A Grad’s Guide to Mastering Your Finances

As a grad, not only are you about to are you about to step into a brand new career, but you’re also about to juggle a bunch of adult responsibilities – including your finances.

While you may be used to managing your student loan on a day-to-day basis, you’re about to face a whole new ball game as a grad. You’ve now got to figure out how to budget for things like rent, groceries, transport, and of course, those well-deserved indulgences; all while on the graduate job hunt, or taking on a temporary part-time gig.

Get ready to improve your finances with our helpful money advice for the new grad:

Create a budget

Embarking on the journey to financial freedom kicks off with a simple but essential move: creating a budget.

Start off by jotting down all the cash inflows from your monthly paycheck, as well as freelancing hustles and any other streams of income.

Next, it’s time to sketch out your monthly financial outflows – whether it be rent, utility bills, grocery expenses, commuting costs, and those looming student loan repayments.

So, why create a budget?

Quite simply, you’ll have a thorough overview of your finances. You’ll see exactly how much money is coming in, when and how cash needs to be spent, and the amount you have left over to enjoy as you wish.

The golden rule? Stay true to your budget. With dedication, you’ll prevent stumbling into unwarranted debts or those “whoops, I splurged again” moments.

Tackle student loans as a grad

Student loans are a huge financial weight that all graduates face. Repayments for both tuition fee loans and maintenance loans commerce once your income surpasses a certain threshold.

The threshold for Plan 2 loans (introduced after September 2012) is linked to the UK’s average earnings and is updated annually. The repayment amount is calculated as a percentage of your income above the threshold, set by the government, but is always subject to change.

For instance, if you earn above the threshold, a portion of your income is deducted automatically through the PAYE (Pay As You Earn) system, however, if you’re self-employed, you’ll need to calculate how much you’re likely to owe and pay the sum at the end of the financial year.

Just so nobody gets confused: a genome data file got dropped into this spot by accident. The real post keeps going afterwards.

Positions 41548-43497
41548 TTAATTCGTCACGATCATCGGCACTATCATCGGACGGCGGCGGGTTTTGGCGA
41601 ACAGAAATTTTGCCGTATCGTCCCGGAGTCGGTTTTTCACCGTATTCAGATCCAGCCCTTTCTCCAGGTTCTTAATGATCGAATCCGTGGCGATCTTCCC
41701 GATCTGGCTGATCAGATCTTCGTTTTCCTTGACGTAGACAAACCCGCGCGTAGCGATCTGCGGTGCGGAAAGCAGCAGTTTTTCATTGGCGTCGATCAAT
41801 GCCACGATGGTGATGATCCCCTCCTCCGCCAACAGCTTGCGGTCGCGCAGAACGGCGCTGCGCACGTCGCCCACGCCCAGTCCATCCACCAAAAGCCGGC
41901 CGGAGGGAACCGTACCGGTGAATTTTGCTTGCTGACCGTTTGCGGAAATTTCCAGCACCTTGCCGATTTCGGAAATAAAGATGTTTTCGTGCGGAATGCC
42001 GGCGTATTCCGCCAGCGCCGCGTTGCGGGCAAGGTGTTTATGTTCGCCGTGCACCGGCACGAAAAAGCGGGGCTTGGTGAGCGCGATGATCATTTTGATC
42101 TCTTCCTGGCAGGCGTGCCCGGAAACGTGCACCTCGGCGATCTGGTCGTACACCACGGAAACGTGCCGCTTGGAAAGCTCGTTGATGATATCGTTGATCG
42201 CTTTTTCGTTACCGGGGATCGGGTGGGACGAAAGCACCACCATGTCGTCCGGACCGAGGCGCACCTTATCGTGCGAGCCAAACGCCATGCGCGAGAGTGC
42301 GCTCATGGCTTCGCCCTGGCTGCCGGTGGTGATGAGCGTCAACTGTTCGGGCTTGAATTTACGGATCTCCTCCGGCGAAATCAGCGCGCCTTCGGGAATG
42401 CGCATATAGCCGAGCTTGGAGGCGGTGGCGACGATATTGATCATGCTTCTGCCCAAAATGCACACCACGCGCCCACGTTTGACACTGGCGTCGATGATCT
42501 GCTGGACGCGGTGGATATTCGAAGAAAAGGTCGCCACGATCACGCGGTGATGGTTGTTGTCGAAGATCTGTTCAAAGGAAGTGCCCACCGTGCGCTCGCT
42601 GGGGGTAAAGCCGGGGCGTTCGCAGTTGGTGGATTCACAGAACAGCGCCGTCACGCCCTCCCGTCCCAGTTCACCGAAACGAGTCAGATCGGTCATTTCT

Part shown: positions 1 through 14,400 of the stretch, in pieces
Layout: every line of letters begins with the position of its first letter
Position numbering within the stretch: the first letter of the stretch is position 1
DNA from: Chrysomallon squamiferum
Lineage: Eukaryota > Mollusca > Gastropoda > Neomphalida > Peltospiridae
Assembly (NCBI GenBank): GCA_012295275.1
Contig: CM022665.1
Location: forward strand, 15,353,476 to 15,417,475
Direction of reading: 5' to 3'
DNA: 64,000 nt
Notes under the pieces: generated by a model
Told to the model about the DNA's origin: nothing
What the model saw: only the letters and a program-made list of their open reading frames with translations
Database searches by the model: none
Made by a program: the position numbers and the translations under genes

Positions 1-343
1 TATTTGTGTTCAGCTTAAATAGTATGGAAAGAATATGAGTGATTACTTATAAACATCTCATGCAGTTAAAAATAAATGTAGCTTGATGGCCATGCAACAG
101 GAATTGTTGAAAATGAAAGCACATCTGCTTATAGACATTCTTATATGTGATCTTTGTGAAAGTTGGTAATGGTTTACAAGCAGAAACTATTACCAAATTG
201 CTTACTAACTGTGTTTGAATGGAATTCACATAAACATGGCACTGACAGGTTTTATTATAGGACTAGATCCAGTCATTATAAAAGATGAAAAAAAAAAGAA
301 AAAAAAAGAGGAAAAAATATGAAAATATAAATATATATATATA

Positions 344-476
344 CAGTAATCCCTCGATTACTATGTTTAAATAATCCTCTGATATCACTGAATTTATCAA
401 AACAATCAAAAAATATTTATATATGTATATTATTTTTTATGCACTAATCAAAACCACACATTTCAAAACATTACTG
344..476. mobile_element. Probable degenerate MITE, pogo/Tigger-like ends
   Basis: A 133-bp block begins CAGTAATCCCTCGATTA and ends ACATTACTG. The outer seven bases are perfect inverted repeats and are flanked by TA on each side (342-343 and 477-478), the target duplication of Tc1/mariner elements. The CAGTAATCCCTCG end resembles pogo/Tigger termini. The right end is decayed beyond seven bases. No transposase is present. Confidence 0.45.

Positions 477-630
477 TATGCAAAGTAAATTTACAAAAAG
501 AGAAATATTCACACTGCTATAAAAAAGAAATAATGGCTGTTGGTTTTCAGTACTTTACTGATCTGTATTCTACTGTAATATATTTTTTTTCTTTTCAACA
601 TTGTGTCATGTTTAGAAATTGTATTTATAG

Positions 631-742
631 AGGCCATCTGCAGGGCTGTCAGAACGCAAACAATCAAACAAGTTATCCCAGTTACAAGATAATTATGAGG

While student loan repayments are designed to be manageable, it’s wise to plan ahead. Staying informed about your specific loan type, repayment thresholds, and interest rates will empower you to make sound decisions when it comes to your finances and limit any worry or stress.

Start a grad emergency fund

Life is a rollercoaster of experiences, and just when you think you’ve got it all figured out, unexpected surprises come knocking at your door. With this in mind, you should think about starting an emergency fund. Think of it as a safety net that you can rely on when life throws a curveball your way.

Aim to put aside roughly three to six months’ worth of your typical living expenses to start off with, in a separate savings account for those ‘just in case’ moments.

You never know when your car may break down, or you’re unfortunately made redundant from your graduate job and need cash to bridge the gap.

Contribute to your retirement fund

Thinking about retirement after your graduation may feel as though you’re looking way too far into the future as a new grad, but it’s best to start sooner rather than later to provide financial stability in your later years.

If your workplace offers a retirement plan, don’t hesitate to jump on board – especially if they throw in a matching contribution – it’s like a secret stash of “free money” waiting for you. And the icing on the cake? The pot grows over time, thanks to compounding interest.

But what if your graduate job doesn’t come with this retirement package? The good news is that you’ve got options.

Consider setting up an Individual Retirement Account (IRA). You get to decide how to fill it up, whether it’s with regular contributions or those occasional payments every now and again that you can afford.

Build your credit score

Achieving a healthy credit profile isn’t just for peace of mind, it’s a strategic move that can shape your entire economic future.

To start off, prioritise paying your bills on top. This doesn’t just help you stay on top of your finances, but it also informs creditors that you’re a responsible and reliable borrower. In turn, this lays the foundation for a positive credit history and boosts your financial credibility in the long run.

Next – the use of credit cards. Responsibly using your credit cards means staying well within your limits. Avoid maxing out your cards and steer clear of spiralling debt. By doing so, you showcase your capacity to manage credit wisely, which contributes to a good credit score.

A first-class credit history yields tangible rewards; the most notable being lower interest rates on loans. When it comes time to make significant investments, like purchasing a car or taking the leap of homeownership, a solid credit score can swing the interest rate pendulum in your favour. This translates to more affordable loans, reducing the overall financial burden of these important life purchases. So, it really is a win-win.

Be patient and persistent with your finances

Crafting a solid financial groundwork doesn’t happen overnight as a new grad. As the saying goes – ‘Rome wasn’t built in a day’. What’s more, your circumstances may change, unexpected challenges may arise, and your goals may evolve.

Remind yourself that each step (no matter how seemingly small) contributes to the larger picture when it comes to building your finances. Embrace the journey with resilience, patience, and ambition, and you’ll find yourself well-prepared for every challenge and situation that heads your way. Good luck!